Marketing to millennials is all the rage. Still, for many, crafting an effective message for millennials remains a mystery. We may know a few things about how old they are and what they like, but do those observations translate into strategies we can use to win their business? Not always.
Let’s unpack some principles we can leverage to appeal to 20- and 30-somethings in a way that resonates. Specifically, we’ll explore millennial marketing from an insurance industry perspective.
1. Don’t just drive revenue; drive influence.
According to Michael Parrish DuDell, a featured speaker at the Property Innovation Summit earlier this year, when it comes to millennials, “mind share” is more important than market share.
In other words, your continued success has less to do with the size and growth of your business at present than it does with “how influential your brand is in the minds and in the hearts of your consumers,” said DuDell. “Because that is where that loyalty comes from.”
This isn’t to say you shouldn’t be thinking about revenue. Rather, don’t allow your focus on market share to eclipse the need to become a visible personality in your audience’s world.
To put it another way, market share is where you are right now. Mind share is the future. It’s the interest and loyalty that’s going to carry you to where you want to be. What story are you telling? In what ways are you making your brand visible in society, not just in your marketing campaigns?
“You have to really think about your business on the market share, the mind share piece and figure out what the right calibration is,” DuDell said. “For me, personally, in my business it’s 60/40.”
2. Weave a seamless experience from online to offline.
The digital experience has been a topic on everyone’s mind for years now. But according to an Accenture study, “68 percent of all millennials demand an integrated, seamless experience regardless of the channel. That means being able to transition effortlessly from smartphone to personal computer to physical store in their quest for the best products and services.”
Your millennial customers want to shop for insurance on their mobile devices, then visit your website on their lunch breaks to research a few questions, then notice your office on their drive home, walk through the door and—here’s the important part—feel a continuity between all of these channels. Visually and emotionally, they want to feel that all touchpoints function in harmony. They want to segue from one channel to another without starting over.
3. Be yourself…really.
We have this notion about what’s interesting and popular, and we’d all like our businesses to fit this notion. In reality, however, some industries are just not a good fit for every version of cool.
For example, over the last few decades, healthy food became a major trend in the fast food industry. While some chains struggled to reinvent themselves as healthy, Taco Bell chose not to jump on that bandwagon. Instead, it embraced its reputation for deliciously not-good-for-you food and in 2009 began developing Doritos Locos Tacos—one of its best-selling products ever.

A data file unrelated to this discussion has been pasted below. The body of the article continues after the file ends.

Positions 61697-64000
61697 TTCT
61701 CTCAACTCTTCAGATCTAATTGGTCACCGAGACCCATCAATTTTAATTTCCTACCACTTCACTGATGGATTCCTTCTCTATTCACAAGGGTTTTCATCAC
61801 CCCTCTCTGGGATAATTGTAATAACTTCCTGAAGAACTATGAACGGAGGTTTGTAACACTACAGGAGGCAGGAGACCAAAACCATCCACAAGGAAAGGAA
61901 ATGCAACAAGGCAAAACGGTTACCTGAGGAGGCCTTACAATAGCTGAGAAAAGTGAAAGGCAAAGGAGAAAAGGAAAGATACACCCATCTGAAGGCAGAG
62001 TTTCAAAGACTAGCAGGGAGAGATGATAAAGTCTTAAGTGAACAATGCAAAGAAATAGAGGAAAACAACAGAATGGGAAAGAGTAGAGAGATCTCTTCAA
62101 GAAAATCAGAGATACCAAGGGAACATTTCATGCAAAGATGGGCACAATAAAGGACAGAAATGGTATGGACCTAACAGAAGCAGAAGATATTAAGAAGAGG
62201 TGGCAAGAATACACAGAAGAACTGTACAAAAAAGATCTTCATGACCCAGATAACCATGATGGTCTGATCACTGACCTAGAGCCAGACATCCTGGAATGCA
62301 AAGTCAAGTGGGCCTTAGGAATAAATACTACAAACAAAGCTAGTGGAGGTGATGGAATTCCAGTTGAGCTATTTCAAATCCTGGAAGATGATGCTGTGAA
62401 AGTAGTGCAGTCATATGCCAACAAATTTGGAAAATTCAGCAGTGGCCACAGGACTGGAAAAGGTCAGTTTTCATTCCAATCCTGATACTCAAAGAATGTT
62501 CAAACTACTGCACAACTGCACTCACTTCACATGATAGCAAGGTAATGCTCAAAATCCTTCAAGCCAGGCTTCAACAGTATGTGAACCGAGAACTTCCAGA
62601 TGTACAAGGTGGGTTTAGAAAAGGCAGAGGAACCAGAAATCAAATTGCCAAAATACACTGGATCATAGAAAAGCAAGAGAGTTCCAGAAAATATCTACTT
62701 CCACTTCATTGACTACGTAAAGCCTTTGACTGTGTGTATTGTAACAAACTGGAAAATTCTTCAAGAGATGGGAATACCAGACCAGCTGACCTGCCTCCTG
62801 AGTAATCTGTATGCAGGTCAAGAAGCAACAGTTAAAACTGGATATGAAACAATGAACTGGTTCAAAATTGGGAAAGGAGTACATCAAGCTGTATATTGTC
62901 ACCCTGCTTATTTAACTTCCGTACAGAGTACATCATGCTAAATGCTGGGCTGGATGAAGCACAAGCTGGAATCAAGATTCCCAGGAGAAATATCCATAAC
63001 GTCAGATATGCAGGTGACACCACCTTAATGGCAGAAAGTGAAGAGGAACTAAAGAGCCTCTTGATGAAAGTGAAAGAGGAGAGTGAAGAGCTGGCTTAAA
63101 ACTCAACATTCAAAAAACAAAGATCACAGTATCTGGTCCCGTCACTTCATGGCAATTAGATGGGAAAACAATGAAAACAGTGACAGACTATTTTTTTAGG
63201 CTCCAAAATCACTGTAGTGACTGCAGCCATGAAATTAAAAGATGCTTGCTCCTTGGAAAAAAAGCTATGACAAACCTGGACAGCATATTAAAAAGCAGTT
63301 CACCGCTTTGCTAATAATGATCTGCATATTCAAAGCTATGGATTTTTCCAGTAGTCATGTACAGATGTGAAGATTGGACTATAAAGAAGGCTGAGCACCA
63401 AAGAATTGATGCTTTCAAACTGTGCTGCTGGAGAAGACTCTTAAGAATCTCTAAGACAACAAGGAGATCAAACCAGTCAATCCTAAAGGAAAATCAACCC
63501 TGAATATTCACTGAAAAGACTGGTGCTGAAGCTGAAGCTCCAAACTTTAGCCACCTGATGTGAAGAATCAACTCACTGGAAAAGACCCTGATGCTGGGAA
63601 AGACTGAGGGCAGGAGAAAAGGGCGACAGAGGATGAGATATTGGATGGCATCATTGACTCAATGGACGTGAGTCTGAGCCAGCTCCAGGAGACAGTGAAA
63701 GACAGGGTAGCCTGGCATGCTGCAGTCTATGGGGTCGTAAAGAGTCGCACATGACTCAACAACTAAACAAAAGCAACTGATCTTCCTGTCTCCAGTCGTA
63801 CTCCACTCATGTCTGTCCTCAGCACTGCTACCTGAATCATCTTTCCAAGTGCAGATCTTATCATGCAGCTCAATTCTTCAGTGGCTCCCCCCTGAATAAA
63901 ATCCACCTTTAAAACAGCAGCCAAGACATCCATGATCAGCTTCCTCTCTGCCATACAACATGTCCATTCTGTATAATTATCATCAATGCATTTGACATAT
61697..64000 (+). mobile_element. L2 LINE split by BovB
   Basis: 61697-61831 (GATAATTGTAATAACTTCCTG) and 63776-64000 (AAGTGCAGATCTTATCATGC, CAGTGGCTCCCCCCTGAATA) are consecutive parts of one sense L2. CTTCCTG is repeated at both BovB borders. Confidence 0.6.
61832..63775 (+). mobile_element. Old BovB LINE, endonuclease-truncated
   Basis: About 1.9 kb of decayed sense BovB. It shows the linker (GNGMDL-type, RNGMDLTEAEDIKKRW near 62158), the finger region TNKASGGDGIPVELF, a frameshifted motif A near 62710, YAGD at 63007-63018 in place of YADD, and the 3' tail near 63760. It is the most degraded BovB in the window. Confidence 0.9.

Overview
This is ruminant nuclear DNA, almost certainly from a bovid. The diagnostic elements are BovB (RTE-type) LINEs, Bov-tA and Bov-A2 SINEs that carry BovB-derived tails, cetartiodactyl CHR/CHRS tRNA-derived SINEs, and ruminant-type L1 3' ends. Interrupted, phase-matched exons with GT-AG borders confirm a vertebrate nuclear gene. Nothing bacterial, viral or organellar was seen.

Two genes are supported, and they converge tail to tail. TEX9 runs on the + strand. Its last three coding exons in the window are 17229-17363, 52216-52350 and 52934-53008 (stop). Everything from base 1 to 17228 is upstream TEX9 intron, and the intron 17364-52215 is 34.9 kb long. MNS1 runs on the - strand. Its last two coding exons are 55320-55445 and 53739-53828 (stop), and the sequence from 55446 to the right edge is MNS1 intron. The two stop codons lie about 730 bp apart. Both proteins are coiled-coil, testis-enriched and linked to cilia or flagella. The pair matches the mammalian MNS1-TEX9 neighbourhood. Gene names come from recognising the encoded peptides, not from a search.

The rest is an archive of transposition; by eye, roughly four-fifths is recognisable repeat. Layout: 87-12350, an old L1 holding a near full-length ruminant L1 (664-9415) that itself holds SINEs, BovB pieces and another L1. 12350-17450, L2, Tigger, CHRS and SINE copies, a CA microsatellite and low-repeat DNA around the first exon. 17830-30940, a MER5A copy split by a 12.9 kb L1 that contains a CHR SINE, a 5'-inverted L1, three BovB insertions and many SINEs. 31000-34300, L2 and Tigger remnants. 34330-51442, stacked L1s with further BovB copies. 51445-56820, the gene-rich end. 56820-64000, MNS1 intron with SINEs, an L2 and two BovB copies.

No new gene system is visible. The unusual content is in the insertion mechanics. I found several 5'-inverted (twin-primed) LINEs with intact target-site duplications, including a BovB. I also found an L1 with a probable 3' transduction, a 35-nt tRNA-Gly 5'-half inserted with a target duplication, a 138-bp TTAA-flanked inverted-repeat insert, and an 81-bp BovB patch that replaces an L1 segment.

Some restaurants lend themselves to healthy food; others don’t. Some industries are naturally sleek; others are more utilitarian. Insurance falls in the second category. To the outside world, our work isn’t always exciting, but it’s important. To market ourselves in a compelling way, we have to embrace that and find ways to leverage it.
Whatever else, we have to avoid marketing ourselves in a way that we think millennials will find appealing if it’s not actually true to who and what we are. Millennials, more than any other audience, will be repulsed, because they’ll feel we’re being dishonest—and they won’t be wrong.
4. Find ways to leverage nostalgia.
For older millennials especially—those in their late-20s to mid-30s—the 1990s were a time of prosperity and optimism. As a result, DuDell observed, it’s a compelling era to incorporate in your marketing. “We look at our youth, and we are very sentimental about it, frankly,” he said.
As a result, if you can resurrect a lost gem from pop culture that’s a decade or two old, and build that idea into a marketing campaign today, it may instantly resonate with your millennial audience.
As you market to millennials, try to walk in their shoes. Remember the age in which they grew up. DuDell points out the perfect storm that formed the millennial mindset between the years of ’89 and ’99. That storm included rapid growth adoption of technology; a flourishing and hyper-inflated economy; and the proliferation of helicopter parents.
In his words, “When you start to think about our need, our desire, our want for immediate interaction, immediate gratification, it comes down to this idea that we were raised on it. We were raised on the notion that we can have what we want when want it, especially as it relates to information.”
Although millennials are more connected than ever before, they may be lonelier than ever before too, with screen time replacing people time. They’re also coming of age and managing shifting expectations—how things should ideally be and how they really are.
As with all with all types of marketing, better understanding leads to greater success. Keep the big picture in mind, and the pieces will follow.